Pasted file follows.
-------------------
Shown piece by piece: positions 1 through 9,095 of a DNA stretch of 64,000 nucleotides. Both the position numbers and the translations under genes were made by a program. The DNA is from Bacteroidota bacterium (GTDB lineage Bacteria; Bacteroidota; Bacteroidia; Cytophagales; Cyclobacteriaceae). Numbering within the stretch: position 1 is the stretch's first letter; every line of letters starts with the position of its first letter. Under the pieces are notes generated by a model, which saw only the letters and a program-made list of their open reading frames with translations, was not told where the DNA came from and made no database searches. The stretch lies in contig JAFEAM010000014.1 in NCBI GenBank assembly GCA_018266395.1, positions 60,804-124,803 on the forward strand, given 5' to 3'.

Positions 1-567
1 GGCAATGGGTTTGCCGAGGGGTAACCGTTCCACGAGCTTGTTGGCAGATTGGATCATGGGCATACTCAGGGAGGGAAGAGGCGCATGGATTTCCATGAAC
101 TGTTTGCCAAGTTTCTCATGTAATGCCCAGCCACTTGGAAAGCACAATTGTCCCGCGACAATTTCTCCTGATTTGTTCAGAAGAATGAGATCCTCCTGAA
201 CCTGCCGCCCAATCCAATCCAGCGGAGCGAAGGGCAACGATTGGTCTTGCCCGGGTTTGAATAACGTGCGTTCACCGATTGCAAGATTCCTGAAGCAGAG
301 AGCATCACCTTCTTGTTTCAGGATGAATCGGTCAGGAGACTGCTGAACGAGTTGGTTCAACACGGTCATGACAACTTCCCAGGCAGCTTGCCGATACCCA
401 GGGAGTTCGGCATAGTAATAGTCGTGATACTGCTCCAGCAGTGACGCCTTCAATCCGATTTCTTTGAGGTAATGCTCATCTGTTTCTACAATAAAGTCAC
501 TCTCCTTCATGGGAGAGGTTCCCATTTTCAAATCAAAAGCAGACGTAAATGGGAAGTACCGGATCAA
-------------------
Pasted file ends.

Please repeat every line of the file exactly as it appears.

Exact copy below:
Shown piece by piece: positions 1 through 9,095 of a DNA stretch of 64,000 nucleotides. Both the position numbers and the translations under genes were made by a program. The DNA is from Bacteroidota bacterium (GTDB lineage Bacteria; Bacteroidota; Bacteroidia; Cytophagales; Cyclobacteriaceae). Numbering within the stretch: position 1 is the stretch's first letter; every line of letters starts with the position of its first letter. Under the pieces are notes generated by a model, which saw only the letters and a program-made list of their open reading frames with translations, was not told where the DNA came from and made no database searches. The stretch lies in contig JAFEAM010000014.1 in NCBI GenBank assembly GCA_018266395.1, positions 60,804-124,803 on the forward strand, given 5' to 3'.

Positions 1-567
1 GGCAATGGGTTTGCCGAGGGGTAACCGTTCCACGAGCTTGTTGGCAGATTGGATCATGGGCATACTCAGGGAGGGAAGAGGCGCATGGATTTCCATGAAC
101 TGTTTGCCAAGTTTCTCATGTAATGCCCAGCCACTTGGAAAGCACAATTGTCCCGCGACAATTTCTCCTGATTTGTTCAGAAGAATGAGATCCTCCTGAA
201 CCTGCCGCCCAATCCAATCCAGCGGAGCGAAGGGCAACGATTGGTCTTGCCCGGGTTTGAATAACGTGCGTTCACCGATTGCAAGATTCCTGAAGCAGAG
301 AGCATCACCTTCTTGTTTCAGGATGAATCGGTCAGGAGACTGCTGAACGAGTTGGTTCAACACGGTCATGACAACTTCCCAGGCAGCTTGCCGATACCCA
401 GGGAGTTCGGCATAGTAATAGTCGTGATACTGCTCCAGCAGTGACGCCTTCAATCCGATTTCTTTGAGGTAATGCTCATCTGTTTCTACAATAAAGTCAC
501 TCTCCTTCATGGGAGAGGTTCCCATTTTCAAATCAAAAGCAGACGTAAATGGGAAGTACCGGATCAA